With all the exhaustive attention that we’ve given the 2016 Chevrolet Volt already, you might think there’s not a solitary aspect of its evolutionary new Voltec powertrain we haven’t already shone light on.
Alas, Motor Trend recently wrote their own dissection of the 2016 Volt’s new combination of engine and electric motors, revealing still more of what makes the plug-in hybrid-electric vehicle go.
What we didn’t previously know about the 2016 Volt’s two electric motors: how their designs differed to offer complimentary respective “sweet spots.” Of course, we had been aware that the new Volt’s plural motors were far from twins, and had been designed with different sizes and different duties in-mind to synergize, and create a cohesive electric torque system. But previously, the nitty gritty had been unknown.
First off, Motor Trend reports that the smaller motor in the General Motors Voltec 2.0 powertrain eliminates rare earth materials altogether by using simple ferrite magnets. These magnets are optimized by their arrangement into a dozen regularly-spaced clusters encircling the central rotor, with each cluster containing four concentric elements. This allows for a maximization of both magnetic, and reluctance (or “magnetic resistance”) torque.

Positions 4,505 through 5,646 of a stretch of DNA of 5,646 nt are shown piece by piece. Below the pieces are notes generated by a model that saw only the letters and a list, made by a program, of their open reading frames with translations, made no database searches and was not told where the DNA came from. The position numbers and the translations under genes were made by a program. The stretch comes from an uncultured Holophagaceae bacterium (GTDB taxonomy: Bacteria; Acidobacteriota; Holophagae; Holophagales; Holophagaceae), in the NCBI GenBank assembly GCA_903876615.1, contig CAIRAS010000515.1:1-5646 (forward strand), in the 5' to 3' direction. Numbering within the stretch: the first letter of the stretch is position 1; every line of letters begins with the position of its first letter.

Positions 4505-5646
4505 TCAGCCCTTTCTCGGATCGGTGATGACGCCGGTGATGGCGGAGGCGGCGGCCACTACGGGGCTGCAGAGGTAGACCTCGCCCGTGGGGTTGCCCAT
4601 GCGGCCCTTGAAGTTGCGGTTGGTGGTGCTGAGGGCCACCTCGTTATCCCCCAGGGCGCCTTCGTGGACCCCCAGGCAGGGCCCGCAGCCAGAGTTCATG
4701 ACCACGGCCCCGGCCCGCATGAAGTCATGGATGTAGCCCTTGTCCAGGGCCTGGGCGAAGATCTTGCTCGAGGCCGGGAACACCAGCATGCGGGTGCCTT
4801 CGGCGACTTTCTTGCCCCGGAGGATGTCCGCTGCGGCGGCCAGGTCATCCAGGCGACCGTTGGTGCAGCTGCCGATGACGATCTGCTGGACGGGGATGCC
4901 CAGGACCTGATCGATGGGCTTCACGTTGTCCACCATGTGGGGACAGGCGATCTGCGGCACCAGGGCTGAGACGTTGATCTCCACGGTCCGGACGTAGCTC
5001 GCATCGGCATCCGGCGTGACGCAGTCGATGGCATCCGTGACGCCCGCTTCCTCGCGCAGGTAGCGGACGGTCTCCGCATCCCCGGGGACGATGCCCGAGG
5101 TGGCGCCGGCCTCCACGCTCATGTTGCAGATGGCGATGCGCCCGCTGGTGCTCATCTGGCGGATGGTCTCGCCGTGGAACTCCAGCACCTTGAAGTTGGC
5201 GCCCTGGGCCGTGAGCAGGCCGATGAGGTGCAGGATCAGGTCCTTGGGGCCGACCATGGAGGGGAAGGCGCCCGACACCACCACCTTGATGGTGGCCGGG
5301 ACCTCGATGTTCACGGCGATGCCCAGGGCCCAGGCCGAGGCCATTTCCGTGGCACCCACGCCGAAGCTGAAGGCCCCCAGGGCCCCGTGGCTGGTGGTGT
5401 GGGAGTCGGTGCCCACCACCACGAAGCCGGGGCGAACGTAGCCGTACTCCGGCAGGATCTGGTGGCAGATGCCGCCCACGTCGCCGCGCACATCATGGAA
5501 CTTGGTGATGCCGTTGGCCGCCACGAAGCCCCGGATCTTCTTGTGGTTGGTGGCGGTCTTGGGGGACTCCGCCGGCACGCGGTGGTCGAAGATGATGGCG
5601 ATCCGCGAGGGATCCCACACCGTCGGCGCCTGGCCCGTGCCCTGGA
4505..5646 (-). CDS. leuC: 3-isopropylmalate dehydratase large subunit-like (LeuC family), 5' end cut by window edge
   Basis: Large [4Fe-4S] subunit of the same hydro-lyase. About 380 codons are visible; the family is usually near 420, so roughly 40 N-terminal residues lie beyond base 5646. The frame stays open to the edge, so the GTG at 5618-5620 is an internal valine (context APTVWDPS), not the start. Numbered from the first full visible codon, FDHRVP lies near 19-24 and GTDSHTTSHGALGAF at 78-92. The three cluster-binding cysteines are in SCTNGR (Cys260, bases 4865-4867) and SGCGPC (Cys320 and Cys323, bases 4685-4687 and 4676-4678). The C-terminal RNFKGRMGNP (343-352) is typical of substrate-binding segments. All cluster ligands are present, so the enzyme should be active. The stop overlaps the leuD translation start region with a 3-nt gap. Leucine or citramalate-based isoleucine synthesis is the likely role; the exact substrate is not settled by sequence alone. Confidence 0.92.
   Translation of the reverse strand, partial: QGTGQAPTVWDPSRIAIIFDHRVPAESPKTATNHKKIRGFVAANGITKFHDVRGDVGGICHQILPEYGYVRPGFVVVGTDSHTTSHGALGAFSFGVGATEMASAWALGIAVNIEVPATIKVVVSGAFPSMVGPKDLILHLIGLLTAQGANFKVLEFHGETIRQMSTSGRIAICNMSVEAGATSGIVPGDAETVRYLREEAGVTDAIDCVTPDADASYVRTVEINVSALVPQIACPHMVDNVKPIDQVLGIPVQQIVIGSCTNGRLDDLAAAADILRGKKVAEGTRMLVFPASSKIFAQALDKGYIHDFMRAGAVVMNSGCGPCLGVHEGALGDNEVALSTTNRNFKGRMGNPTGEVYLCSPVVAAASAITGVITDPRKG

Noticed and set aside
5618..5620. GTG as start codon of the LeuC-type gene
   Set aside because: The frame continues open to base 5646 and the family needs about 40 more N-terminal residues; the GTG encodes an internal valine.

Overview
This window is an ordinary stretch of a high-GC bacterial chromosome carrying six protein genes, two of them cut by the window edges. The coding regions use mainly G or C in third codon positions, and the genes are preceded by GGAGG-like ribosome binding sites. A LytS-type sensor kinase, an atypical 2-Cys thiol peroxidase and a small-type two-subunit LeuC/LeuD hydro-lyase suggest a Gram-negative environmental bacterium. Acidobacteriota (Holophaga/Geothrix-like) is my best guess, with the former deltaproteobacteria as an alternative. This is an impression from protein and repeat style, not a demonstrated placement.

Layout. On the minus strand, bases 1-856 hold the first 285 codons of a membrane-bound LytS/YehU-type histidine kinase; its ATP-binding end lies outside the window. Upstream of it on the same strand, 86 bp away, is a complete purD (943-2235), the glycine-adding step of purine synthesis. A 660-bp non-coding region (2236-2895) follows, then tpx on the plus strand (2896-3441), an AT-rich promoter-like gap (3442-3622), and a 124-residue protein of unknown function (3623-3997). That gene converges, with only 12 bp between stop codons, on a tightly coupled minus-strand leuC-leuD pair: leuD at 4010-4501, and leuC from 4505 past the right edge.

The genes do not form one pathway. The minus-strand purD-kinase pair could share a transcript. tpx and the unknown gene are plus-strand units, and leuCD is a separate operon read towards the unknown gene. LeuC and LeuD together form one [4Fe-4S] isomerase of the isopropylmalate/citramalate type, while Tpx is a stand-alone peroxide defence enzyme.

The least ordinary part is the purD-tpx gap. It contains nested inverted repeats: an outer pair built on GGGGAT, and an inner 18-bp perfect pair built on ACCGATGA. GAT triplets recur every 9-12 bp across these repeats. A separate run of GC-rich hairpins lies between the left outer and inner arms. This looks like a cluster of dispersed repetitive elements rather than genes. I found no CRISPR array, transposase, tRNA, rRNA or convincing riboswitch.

The larger motor, meanwhile, does contain a rare earth metal in the form of the element Dysprosium, but its presence is reduced thanks to some clever engineering. Says Motor Trend, a trick of metallurgy concentrates the Dysprosium into the corners of the larger motor’s magnetic elements, where it’s most effective. Together, not only do the complimentary motors of the new Voltec powertrain manage to use 80 percent less rare earth metals, but they also prove to be ideal counterparts in the revised system. The small motor hits peak efficiency at 5-9k RPM, at relatively lower torque, while the larger motor peaks in efficiency at higher torque, at around 2-4k RPM.
Understanding the newly re-engineered Voltec powertrain of the 2016 Chevrolet Volt is by no means necessary to benefiting from its careful engineering. But at the very least, even if one doesn’t understand it, one can certainly appreciate the complexity.